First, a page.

What is Nataros v. Fine Arts Gallery of Scottsdale
Nataros v. Fine Arts Gallery of Scottsdale is a court case that challenged assumptions about appraisals and fair market value involving works of art. In the 1980 case, the plaintiff – an art buyer – accused an auction house Fine Arts Gallery of Scottsdale of consumer fraud, negligent misrepresentation or common law fraud because items he purchased were later appraised by a third party at values far lower than the ones estimated by a gallery salesman. An expert testified that the terms "auction value" and "fair market value" are synonymous and represent the price that an will item bring at auction among a group of expert dealers. Competing bidders can serve to drive up prices in an auction which can skew prices higher, the expert added. The court decided in favor of the defendant in that there was no evidence of an improper auction or negligent misrepresentation of fair market value of the items.
Breaking Down Nataros v. Fine Arts Gallery of Scottsdale
In January, 1973, the Fine Arts Gallery advertised an auction containing furnishings from an estate and jewelry from another deceased individual. The auction was originally scheduled to be held at the private home from which the estate items came, but was then moved to a commercial location in Scottsdale, Arizona. Frank and Anna Nataros, the plaintiffs in the case, purchased numerous items over the course of a few days based on values provided by Allen Goald, a sales person at the Fine Arts Gallery. The total cost of all of their purchases totaled over $570,000 and included paintings, silver pieces and jewelry.
Nataros v. Fine Arts Gallery of Scottsdale: The Auction and Dispute
The day after the auction closed, Mr. Nataros stopped payments on the checks written for all of the items. After some discussion, the sale was canceled on some of the pieces of jewelry and a new check was issued $286,777 and the gallery provided written appraisals done in-house for the remaining items. Mr. Nataros discovered the items he purchased were not from the estate listed in large print in the newspaper ad, but rather from a New York art dealer, which was mentioned in smaller print reading, "Note: Due to Commitments Prior to the Contractual Arrangements for the Sale of McCune Items, Other Fine Collections Will Be Included in This Sale."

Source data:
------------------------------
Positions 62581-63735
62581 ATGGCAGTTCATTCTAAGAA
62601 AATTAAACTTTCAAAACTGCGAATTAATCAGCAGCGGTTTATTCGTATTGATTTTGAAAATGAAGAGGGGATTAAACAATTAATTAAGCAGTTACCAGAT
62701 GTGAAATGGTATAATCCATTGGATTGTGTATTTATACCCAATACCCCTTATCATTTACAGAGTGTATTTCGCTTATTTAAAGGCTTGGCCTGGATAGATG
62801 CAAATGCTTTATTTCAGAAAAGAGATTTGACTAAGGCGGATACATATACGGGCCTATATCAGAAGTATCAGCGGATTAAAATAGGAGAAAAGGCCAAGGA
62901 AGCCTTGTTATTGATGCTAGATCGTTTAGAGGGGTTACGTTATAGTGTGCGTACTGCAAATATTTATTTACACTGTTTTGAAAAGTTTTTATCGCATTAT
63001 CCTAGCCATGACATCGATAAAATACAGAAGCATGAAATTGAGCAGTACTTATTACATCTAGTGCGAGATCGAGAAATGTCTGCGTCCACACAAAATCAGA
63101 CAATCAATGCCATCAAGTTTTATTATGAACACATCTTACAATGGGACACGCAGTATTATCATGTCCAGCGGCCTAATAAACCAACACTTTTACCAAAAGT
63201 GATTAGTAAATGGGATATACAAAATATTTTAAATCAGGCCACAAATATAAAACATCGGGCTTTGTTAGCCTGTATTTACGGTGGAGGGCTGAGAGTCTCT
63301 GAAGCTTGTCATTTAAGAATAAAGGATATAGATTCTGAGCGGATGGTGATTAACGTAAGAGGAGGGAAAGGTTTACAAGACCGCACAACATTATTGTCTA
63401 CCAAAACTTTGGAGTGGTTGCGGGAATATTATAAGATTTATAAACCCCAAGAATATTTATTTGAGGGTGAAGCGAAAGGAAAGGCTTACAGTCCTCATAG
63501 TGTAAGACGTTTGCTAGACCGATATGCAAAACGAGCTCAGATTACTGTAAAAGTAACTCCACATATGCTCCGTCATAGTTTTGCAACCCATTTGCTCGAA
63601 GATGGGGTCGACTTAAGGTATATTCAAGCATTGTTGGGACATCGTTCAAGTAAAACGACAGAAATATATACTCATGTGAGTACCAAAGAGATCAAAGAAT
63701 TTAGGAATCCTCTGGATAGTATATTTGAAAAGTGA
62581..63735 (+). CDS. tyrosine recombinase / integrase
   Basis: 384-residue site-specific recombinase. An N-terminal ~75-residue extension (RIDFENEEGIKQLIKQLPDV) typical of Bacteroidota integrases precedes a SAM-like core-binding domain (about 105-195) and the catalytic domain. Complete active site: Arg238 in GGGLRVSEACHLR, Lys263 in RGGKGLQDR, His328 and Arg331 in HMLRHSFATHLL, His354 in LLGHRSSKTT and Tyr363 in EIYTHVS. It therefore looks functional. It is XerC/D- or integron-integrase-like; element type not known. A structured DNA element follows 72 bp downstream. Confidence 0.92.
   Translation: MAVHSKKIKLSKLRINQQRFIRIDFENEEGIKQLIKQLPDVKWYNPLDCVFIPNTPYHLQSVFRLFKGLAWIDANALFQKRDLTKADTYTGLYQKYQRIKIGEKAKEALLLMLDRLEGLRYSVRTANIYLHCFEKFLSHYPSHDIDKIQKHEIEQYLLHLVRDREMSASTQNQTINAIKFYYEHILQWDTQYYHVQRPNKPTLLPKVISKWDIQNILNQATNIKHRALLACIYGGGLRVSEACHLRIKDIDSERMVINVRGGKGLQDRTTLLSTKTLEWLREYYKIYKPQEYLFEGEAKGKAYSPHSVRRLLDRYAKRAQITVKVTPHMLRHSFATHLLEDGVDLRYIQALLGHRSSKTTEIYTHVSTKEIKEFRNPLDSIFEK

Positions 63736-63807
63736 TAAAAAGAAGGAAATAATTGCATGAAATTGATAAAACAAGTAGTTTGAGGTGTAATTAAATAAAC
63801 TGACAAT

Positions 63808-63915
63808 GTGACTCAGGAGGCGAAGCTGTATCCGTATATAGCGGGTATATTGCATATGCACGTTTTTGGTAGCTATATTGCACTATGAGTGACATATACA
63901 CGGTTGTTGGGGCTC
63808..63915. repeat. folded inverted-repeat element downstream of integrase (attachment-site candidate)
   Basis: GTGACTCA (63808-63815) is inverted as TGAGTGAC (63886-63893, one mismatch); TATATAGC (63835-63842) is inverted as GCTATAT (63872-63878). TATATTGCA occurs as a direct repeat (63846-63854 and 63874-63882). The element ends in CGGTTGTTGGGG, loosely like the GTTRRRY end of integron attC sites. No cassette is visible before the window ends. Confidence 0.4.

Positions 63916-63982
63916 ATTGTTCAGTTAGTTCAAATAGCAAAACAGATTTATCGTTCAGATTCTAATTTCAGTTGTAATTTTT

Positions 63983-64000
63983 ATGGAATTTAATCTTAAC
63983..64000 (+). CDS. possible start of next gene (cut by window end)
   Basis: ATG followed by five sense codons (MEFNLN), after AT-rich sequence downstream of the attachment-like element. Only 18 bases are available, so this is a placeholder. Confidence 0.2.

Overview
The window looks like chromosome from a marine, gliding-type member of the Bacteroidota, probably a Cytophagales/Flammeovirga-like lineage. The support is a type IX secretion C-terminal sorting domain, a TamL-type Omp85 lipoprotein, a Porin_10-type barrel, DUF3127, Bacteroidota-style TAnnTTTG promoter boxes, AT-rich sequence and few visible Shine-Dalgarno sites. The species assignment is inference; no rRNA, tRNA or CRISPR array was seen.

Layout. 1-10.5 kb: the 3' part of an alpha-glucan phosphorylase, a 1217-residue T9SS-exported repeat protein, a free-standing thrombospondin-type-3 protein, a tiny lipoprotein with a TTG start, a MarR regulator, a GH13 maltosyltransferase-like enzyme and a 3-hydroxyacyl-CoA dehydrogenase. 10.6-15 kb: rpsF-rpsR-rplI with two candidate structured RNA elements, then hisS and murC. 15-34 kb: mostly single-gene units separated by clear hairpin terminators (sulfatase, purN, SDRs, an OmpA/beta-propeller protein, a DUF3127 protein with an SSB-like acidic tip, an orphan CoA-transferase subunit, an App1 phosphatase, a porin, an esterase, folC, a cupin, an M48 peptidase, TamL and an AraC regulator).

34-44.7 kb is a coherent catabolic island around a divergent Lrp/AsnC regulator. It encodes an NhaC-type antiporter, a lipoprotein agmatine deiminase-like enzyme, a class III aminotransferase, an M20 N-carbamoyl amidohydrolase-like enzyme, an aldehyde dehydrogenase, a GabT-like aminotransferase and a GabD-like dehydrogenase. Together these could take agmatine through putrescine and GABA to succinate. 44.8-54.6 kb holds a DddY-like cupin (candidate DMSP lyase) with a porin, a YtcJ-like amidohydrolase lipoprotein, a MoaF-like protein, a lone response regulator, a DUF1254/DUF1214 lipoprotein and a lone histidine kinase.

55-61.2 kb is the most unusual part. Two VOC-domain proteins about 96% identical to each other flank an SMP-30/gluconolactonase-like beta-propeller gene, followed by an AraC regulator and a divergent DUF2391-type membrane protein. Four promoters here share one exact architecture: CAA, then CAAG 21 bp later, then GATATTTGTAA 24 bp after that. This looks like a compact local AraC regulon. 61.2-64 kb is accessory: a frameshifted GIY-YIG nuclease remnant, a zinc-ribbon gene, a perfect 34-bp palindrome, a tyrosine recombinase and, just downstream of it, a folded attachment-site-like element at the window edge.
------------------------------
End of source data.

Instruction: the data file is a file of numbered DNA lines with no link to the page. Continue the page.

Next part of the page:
A year later, Mr. Nataros had the items in question appraised by Sotheby, Parke Bernet, and the appraisal values were much lower than what Mr. Nataros had paid and what Mr. Goald had said would be a reasonable price. As a result, Mr. Nataros filed suit against the Fine Arts Gallery of Scottsdale claiming consumer fraud, negligent misrepresentation and common law fraud. When the court ruled in favor of the gallery, the plaintiff appealed and the gallery filed a counterclaim seeking damages for slander and libel.
Nataros v. Fine Arts Gallery of Scottsdale: The Verdict
The lawsuit reached the Arizona court of appeals, where the court ultimately found for the defendants and dismissed their counterclaim. The plaintiffs were also ordered to pay court costs. This case is considered a landmark case in the art world, as it demonstrates how buyers believing they paid too much for something face an uphill battle when it comes to winning a claim against a seller, and that an item ultimately having a lower resale value does not automatically mean the initial estimated value was incorrect.